stone baba
Odessa museum
July 2013amk
stone baba - Feodosia museum
July 2013amk
The storied history of the lands north of the Black Sea extends back thousands of years, many thousands of years into prehistory when preliterate cultures dotted the landscape.  Living full lives, and attesting to their very existence, they left stones of honor over kurhan grave mounds.  Whether simple, or carved, weather battered or protected under the soil, these stone Babas witness to the past.  And they are now protected in some of the great museums in Eastern Europe.

stone baba
Odessa museum
July 2013
Stone Babas, now battered and ravaged by weather, raiders, guests and colonizers once dotted the landscape.  Markers of ancient burial sites called kurhans, they protected the offerings of bone and wealth within, and witnessed the rising of the sun over the horizon, in anticipation of an afterlife for the souls released.  It is said that nothing goes wasted, so most of the stone Babas have put put to new use, recycled into the foundations of some temple to more modern ways.  The stone Babas that remain however, say "we were here" to anyone passing, even though now most of them stand lonely and silent in parks, museums and storage sites.

stone baba
Odessa museum
July 2013
I once mentioned the word Baba came from the east, from a time when languages were still young - and the word was an honorific. Today you can hear people of Hindi background refer to their honoured leaders, wise ones or valued life companions with the term Baba.  It makes me happy to know the rich, cultural baggage that comes with the honoured title Baba.  Baba - the guardian, the honoured one, the sentinel, the silent keeper of ancestral memory with but one wish - the hope that someone would notice - "we were here".     Eternal memory!

Friday, 4 October 2013

Can't Say Thanks Enough!

I have been marvelling at the tremendous activity in the Ukrainian community lately!  Perhaps it is because I am paying attention, but it is obvious that so many people are sharing the gifts of their time, talents and treasure within the Ukrainian community - and it shows!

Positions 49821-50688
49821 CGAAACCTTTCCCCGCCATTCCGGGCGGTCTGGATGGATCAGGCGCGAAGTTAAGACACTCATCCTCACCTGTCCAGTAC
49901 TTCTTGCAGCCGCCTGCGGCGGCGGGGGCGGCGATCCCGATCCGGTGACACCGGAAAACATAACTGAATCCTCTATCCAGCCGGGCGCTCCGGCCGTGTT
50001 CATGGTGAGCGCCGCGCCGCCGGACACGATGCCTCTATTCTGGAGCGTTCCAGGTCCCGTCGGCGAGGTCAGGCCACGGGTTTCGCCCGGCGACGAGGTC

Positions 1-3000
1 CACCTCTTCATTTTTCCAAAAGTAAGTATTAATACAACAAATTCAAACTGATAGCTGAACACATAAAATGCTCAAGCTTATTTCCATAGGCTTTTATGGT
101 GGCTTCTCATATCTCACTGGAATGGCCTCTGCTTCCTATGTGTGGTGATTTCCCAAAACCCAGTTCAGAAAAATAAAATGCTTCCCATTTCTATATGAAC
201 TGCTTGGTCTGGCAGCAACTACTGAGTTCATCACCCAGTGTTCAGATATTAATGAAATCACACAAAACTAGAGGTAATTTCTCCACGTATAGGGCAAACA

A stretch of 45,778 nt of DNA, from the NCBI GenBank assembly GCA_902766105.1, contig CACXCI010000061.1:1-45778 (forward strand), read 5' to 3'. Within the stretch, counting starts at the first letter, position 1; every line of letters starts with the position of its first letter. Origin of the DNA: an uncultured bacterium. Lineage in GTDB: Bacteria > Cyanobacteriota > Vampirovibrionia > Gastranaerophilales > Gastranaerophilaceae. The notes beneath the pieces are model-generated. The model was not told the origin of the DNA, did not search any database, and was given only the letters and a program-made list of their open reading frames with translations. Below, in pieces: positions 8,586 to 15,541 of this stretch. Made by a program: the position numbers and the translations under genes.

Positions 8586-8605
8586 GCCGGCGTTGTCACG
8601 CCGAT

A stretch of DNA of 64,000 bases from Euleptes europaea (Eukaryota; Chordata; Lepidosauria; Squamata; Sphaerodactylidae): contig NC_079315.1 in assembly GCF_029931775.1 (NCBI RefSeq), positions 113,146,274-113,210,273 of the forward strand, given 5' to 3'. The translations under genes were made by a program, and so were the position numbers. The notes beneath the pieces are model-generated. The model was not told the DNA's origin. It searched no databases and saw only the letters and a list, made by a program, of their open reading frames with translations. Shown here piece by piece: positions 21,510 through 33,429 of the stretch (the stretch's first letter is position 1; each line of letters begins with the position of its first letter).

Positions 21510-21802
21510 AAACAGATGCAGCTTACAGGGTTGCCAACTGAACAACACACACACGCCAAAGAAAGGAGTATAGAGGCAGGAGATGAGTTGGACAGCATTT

Recently, while preparing to blog, I read the Ukie news, heard a radio clip about international relations between Ukraine and the EU, heard about the Ukrainian World Congress and their meeting about Ukraine and the EU.  Then got an email from the Ukrainian women's organization about their convention. Picked up the local newspaper to see a review of Calgary's Ukrainian Festival.  Then I had to go to work. Someone mentioned the CPO Ukrainian program.  At work, preselected some children's reading books, and found 5 really beautiful English publications on Ukrainian themes. Returned home for a Skype meeting with one board executive.  Picked up my email for an invite to another supper meeting in the local Ukrainian community. Set out for a rehearsal of Ukrainian choral music (program being sponsored by another Ukrainian organization).  Returned early to leave the car for husband who volunteered for a Ukrainian organization's casino-fundraiser.  Whew!  Normal day?  Am I just noticing now?

I marvel at the good will, efficiency and passion in the Ukrainian community, because all the little decisions add up!!  Even if the organizations spend half of their time on social gatherings, the tremendous contributions simply have to number in the thousands and thousands of hours of volunteer service!

I have heard the terms "mangers" and "leaders" and organizations really do thrive when they have both types of contributors.  But there must be a colossal team of Hetman quality leaders doing all the right things influencing goals, meetings, agendas, doing the preparation, the documentation, the scheduling, the minutes, the action items, the follow-up and - of course working efficiently, enjoying a happy communal feeling of belonging, and achieving great results.

Of course there are Ukrainian organizations that flounder indecisively, discuss, update, review, inform, report, present, check, dialogue, evaluate, connect, think, consider, educate, as well.  But I sense that busy people are too efficient to waste time, and the calculation of time expenditure is precious.  Effective people waste less time, decide and commit, and effect greater change.  Marvelous!

My grandmother used to say "you have written yourself into the family book", when someone married into the family.  I sense there is a powerful feeling of kinship among the people who give so passionately to the Ukrainian community too.  And congratulations to these amazing HETMAN quality leaders - (youth) Adrian Warchola, Oksana Iwaszko, (Calgarian)  Danylo Moussienko, (adult) Ivanna Szewczuk, Jason Golinowski, (Calgarian) Uliana (Elaine) Holowach-Amiot, (senior) William Dymianiw,
Larry and Donna Sendziak,  Ron Zapisocki, Nettie Kowal, (posthumous) Olga Alexandruk, and UCC-APC Exec. Steven Chwok to be honoured this October 6, 2013 at the Ukrainian Canadian Congress (Alberta Provincial Council) Annual HETMAN AWARDS in Edmonton.  You, indeed, have written yourself into the ancestral legacy of Ukraine and her children in the international diaspora - especially here in CANADA!   A humble thank-you and BRAVO!